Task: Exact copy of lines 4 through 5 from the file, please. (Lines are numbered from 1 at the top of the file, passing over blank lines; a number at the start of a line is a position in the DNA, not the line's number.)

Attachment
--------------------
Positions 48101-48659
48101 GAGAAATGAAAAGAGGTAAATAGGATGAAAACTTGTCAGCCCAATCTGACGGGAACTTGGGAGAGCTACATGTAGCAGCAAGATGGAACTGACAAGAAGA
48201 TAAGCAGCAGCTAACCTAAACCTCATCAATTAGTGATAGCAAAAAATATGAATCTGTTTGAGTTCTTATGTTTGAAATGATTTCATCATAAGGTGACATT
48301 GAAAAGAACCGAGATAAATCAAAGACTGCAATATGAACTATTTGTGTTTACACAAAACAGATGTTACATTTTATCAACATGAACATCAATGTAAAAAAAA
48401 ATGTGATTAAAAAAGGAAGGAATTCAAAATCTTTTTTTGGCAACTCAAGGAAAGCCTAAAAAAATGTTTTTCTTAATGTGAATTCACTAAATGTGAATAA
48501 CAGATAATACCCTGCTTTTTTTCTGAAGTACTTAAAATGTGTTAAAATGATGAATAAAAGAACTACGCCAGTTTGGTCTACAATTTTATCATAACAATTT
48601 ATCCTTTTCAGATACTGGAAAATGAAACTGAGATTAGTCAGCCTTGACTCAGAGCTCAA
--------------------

48301 GAAAAGAACCGAGATAAATCAAAGACTGCAATATGAACTATTTGTGTTTACACAAAACAGATGTTACATTTTATCAACATGAACATCAATGTAAAAAAAA
48401 ATGTGATTAAAAAAGGAAGGAATTCAAAATCTTTTTTTGGCAACTCAAGGAAAGCCTAAAAAAATGTTTTTCTTAATGTGAATTCACTAAATGTGAATAA